Today I walked a 5K’s worth, not for charity, but to catch a bus to Boston. I left Park Slope at 8:16 am, stopped for coffee and chocolate banana bread, walked straight west on Flatbush across the Manhattan bridge, and arrived at Fung Wah on Canal at 9:40 am. Give or take, it took an hour which is significantly less time than it probably would have taken with public transit.
A time-saving measure turned into a tourist venture. Though I was on a time crunch to catch my bus, I couldn’t help but stop and snap pictures along the way. On this clear autumn day, the city didn’t look like the victim of a storm (albeit a few fallen tree branches here and there). For at least a few minutes, the scenery stood unscathed. It was November 2, and everything just was. Police yelling, long lines wrapped around Barclays Center, silence at the Manhattan bridge..
At some point, observation takes a deeper form and thought closes the gaps. The Manhattan bridge silence becomes odd when you realize –close gap– the rickety trains crossing its tracks are missing and out of service. Bus benches, typically sparse, look different because –close gap– lines are now wrapped around the street with people anxiously trying to get into the city. Honking, yelling, blowing leaves – all the usual sounds come fluttering back into consciousness. Yet the slightly different context alters their effect entirely.
I arrived in Chinatown eager for another cup of coffee. Then I remembered that downtown Manhattan was still without power. With shops closed, including the sketchy Dunkin Donuts I would normally go to as a last resort, even the last resort was not an option.
With time to spare, I asked for the key to the Fung Wah restroom. The attendant warned, “There is no light. Be careful. Don’t fall down the stairs.” Using the flashlight app I had downloaded several days ago in preparation for Sandy, I descended down the staircase. I wasn’t so much afraid of the dark, just more so of the rats lingering where I could not see.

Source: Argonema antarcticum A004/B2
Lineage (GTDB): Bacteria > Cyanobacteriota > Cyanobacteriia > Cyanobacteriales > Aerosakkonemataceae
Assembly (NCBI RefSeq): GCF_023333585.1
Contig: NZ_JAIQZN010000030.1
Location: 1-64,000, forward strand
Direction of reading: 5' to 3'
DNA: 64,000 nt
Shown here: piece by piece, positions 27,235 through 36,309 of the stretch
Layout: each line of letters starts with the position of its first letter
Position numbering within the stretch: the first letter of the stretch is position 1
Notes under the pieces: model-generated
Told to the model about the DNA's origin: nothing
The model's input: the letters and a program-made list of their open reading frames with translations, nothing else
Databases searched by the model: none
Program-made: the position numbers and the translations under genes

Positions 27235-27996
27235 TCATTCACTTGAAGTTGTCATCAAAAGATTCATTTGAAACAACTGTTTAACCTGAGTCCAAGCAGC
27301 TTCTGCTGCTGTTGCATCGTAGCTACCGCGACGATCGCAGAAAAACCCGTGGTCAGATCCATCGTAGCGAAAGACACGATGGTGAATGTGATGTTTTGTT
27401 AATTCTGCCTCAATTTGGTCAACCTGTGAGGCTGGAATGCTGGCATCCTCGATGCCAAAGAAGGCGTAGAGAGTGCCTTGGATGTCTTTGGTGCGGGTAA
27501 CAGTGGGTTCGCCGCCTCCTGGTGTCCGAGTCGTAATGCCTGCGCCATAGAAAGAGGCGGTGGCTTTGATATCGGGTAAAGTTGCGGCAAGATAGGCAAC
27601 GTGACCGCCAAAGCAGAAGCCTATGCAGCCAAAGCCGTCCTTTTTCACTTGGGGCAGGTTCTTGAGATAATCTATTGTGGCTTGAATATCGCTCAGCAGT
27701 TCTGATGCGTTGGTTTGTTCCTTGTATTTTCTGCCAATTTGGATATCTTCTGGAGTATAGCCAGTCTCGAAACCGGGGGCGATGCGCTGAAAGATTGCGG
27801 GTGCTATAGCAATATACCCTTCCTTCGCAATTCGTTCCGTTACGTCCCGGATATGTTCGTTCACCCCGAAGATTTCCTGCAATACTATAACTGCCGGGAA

Now I’m in Boston. For all intents and purposes, today was abnormal. Then again, who am I to judge?
Day 1: Strategy
I’ve been drafting these things called ‘Content Strategy Docs’. These are digital design, development, and copy suggestions for companies to increase engagement with their customer base. In short, a way for companies who care about their bottom line to appear that they care about other things, like you. The most successful businesses are realizing that it’s no longer about simply offering a product; meeting customers online and adding additional value through useful, compelling information is becoming make-or-break strategy.
In these docs, I talk a lot about building a brand. Determining three adjectives that describe the essence of who you are, then sticking with those descriptors in everything you produce – whether it be a simple tweet or a full-fledged marketing campaign. Through all this strategizing, I realized that my own writings on my website failed to abide with that consistent ‘voice’. Two posts ago I wrote about journalism, the latest was about food, and now this is about branding strategy. Who am I?
Before this turns existential crisis-y, let’s remember that it’s November. And? November is National Novel Writing Month. While that may not have been the first thing you thought of, it was one of the first thoughts that crossed my mind when waking up this morning. If that says anything at all (other than that I don’t have a boyfriend) it’s that I really like to write. Yet I’ve never really sat and figured out what I want to write about. It usually just happens. So today, in uncharacteristic fashion, I tried to draft a “plan” for my writings, structure it around some theme, find 3 adjectives that describe my essence. After painstaking thought, which involved going to the fridge and wine bottle, I gave up.
Unlike the companies I’ve worked with, I can’t boil my “content” to one, two, or even three subjects. I simply write. For National Novel Writing Month, I’ve decided not to write a novel, but a single post a day. I have no strategy, no idea what tomorrow’s topic will be. All I’m saying is that I will write – be it 3 am delirium or crisp clear-eyed morning cheer- every day for a month.
That’s about as good as strategy gets. The National Novel Writing Month (or NaNoWriMo for short) goal is “to write a 50,000-word (approximately 175-page) novel by 11:59:59 PM on November 30.” We’ll see if 30 random posts make a novel.
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This is my mood now. When things go wrong, you sing a song.